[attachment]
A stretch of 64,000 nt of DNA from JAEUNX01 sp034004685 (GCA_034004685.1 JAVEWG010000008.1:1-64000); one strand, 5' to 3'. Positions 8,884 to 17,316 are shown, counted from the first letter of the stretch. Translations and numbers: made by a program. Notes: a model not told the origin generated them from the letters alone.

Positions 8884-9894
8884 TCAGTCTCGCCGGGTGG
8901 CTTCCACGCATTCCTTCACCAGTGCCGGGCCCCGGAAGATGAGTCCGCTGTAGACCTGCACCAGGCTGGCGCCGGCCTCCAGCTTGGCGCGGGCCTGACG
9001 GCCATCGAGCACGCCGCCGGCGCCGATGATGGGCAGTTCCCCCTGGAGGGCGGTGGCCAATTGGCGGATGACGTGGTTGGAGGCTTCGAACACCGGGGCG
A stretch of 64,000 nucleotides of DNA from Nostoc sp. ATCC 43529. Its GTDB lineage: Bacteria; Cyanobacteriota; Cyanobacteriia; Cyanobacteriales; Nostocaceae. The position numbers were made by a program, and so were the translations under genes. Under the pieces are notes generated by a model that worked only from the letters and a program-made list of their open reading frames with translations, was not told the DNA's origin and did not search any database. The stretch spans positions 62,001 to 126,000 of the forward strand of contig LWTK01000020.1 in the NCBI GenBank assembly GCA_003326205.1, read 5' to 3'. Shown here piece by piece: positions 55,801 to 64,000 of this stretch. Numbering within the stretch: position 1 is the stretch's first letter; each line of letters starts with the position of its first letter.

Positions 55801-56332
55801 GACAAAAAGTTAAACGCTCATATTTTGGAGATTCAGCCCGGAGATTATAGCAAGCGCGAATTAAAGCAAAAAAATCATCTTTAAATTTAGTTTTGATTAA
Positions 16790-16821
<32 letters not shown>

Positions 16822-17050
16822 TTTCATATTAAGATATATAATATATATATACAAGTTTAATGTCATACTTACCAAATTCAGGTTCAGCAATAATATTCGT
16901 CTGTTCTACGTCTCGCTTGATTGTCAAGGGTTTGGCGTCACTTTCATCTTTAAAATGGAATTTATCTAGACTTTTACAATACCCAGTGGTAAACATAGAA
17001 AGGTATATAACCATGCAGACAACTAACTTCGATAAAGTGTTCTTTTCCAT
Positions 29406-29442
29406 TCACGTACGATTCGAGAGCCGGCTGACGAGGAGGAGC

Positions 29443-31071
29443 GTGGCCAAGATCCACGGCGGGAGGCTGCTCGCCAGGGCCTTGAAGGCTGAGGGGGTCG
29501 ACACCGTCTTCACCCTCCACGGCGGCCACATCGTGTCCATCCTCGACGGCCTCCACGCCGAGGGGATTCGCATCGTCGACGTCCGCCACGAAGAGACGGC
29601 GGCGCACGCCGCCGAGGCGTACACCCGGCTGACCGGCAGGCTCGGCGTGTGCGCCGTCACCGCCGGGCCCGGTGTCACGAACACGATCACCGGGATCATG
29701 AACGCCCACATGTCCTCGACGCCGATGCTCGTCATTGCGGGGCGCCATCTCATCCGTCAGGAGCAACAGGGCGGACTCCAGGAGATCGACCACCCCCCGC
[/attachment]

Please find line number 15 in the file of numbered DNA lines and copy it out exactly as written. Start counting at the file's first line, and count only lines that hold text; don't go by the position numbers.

Positions 29406-29442